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Robots everywhere: machines that grow, cook and serve food

The cultivation and production of food enabled people to develop from tribes of hunters / gatherers in order to be able to develop settlements and cities. Planting, growing, harvesting and preparing food is the basis of our modern civilizations. Now our skills to do all of these tasks are so advanced that many of these steps can be performed by robots and machines. What does the future of robotics look like if it overlaps with food production? We take a look at the three main areas in which robots interact with the process: during the agriculture phase, during the processing phase, and during the cooking and serving phase.

When it comes to farming and growing our plants, farmers have been able to use more and more autonomous machines thanks to the enormous advances in hardware and software technologies. Companies like John Deere have developed tractors that operate without human intervention and use GPS, camera technology and countless sensors to care for the individual plants in their field, from planting to fertilization to harvest. This enables farmers to do more with less labor.

The use of machines and automated robots is nothing new in food processing. Many of us have seen pictures of all types of food businesses, in which different machines process and pack everything from fruit to cake. Thanks to technological breakthroughs, autonomous machines were able to go beyond simple packaging and individually process complex objects such as removing bones from fish fillets with various sensors and cameras and then removing the bones with a water jet spray.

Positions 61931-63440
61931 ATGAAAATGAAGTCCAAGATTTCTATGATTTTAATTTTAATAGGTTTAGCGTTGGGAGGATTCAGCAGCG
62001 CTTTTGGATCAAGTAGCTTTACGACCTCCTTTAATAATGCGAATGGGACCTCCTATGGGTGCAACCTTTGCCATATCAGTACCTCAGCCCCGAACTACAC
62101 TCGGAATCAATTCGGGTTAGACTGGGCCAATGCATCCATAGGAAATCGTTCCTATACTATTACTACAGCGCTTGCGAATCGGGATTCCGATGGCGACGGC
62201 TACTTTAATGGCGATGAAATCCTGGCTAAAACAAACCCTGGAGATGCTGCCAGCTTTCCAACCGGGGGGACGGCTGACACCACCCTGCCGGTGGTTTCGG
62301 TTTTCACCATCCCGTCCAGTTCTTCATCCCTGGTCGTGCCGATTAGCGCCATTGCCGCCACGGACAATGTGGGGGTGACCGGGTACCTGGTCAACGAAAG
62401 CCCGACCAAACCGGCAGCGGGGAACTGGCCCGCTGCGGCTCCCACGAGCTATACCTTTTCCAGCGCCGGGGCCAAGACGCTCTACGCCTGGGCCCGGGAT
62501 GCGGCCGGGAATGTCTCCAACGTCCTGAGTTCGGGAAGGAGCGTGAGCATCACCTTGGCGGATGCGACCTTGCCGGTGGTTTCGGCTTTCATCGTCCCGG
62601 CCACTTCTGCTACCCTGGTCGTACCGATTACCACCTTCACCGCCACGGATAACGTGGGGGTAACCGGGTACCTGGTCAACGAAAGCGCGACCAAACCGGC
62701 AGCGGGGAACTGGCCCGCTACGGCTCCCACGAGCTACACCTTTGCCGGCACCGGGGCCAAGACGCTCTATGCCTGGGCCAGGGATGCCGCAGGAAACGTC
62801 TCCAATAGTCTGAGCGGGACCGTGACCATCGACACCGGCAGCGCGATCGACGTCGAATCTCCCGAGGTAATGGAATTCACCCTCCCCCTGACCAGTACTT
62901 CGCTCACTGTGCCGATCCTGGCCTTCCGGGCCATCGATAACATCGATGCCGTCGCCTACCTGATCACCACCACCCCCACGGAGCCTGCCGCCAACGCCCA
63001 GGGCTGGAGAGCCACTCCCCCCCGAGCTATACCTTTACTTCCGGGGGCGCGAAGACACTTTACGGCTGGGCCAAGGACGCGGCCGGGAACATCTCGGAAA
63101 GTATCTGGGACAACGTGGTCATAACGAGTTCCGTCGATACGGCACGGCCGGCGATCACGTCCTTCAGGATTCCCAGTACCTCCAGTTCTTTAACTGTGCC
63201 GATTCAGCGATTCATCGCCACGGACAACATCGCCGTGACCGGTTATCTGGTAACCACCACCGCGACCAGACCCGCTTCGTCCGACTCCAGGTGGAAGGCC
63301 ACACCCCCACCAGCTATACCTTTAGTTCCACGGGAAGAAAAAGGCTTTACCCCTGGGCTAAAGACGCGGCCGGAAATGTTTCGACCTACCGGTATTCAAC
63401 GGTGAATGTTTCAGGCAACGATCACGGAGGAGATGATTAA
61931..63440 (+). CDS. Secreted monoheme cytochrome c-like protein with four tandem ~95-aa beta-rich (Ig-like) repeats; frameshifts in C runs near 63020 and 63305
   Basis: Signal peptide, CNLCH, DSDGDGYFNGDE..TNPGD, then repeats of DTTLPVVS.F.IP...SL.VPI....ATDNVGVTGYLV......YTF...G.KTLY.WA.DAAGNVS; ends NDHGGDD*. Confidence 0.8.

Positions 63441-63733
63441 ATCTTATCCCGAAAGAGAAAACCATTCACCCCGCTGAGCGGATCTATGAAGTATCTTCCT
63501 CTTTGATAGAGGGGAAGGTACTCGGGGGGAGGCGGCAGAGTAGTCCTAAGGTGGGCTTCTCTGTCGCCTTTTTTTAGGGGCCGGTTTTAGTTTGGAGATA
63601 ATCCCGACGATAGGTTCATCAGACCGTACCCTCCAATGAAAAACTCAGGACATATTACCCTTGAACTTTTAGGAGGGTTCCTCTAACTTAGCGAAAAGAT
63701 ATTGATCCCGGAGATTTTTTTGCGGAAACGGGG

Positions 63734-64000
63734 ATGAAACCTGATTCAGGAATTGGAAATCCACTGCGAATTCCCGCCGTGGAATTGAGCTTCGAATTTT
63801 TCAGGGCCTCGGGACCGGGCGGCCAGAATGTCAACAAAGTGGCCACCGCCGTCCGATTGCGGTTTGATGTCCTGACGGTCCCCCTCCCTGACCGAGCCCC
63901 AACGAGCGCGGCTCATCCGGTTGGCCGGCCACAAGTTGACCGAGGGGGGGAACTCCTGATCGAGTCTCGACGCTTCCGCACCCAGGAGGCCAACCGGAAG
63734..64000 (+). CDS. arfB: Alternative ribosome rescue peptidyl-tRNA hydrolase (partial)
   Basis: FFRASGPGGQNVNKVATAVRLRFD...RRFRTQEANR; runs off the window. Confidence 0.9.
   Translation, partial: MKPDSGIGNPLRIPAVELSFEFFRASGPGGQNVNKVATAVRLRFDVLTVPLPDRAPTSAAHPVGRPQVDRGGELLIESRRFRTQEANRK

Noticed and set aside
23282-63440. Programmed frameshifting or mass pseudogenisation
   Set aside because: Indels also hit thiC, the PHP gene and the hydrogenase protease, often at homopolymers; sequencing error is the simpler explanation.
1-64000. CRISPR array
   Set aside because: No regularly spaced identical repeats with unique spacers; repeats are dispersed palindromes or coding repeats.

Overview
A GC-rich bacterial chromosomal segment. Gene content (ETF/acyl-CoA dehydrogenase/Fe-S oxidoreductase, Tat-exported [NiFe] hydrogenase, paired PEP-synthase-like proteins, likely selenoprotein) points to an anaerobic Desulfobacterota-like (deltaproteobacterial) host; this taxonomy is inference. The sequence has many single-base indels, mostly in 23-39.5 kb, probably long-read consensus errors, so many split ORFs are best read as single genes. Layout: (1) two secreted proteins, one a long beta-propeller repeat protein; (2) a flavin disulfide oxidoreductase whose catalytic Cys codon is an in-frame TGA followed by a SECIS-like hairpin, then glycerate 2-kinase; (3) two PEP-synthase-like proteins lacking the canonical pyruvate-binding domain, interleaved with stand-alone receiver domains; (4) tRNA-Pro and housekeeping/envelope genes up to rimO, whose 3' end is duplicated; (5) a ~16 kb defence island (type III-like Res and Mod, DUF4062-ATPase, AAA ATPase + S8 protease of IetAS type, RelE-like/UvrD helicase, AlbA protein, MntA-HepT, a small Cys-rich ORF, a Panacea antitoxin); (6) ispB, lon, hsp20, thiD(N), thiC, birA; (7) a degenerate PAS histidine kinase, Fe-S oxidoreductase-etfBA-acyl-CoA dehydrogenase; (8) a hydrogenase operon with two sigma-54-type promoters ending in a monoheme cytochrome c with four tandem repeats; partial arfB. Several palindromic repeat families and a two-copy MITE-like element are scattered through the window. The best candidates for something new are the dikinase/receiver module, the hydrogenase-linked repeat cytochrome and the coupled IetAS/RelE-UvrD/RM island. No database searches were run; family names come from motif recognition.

But what about cooking and serving food? Humans still play the biggest role in the preparation and serving of food. Cooking requires a lot of nuances, skill, and learning, and while robots aren̵

7;t quite familiar with the complexity of cooking, they make a fair leap forward. There are machines that cook omelets, prepare pan dishes, flip burgers, and more using advanced sensors, cameras, temperature meters, and machine learning.

The idea is not to replace human labor, but to make the process more efficient and cost-effective. By working with us at every step of the process, robots and automated machines can make food cheaper, healthier, and more accessible to everyone.

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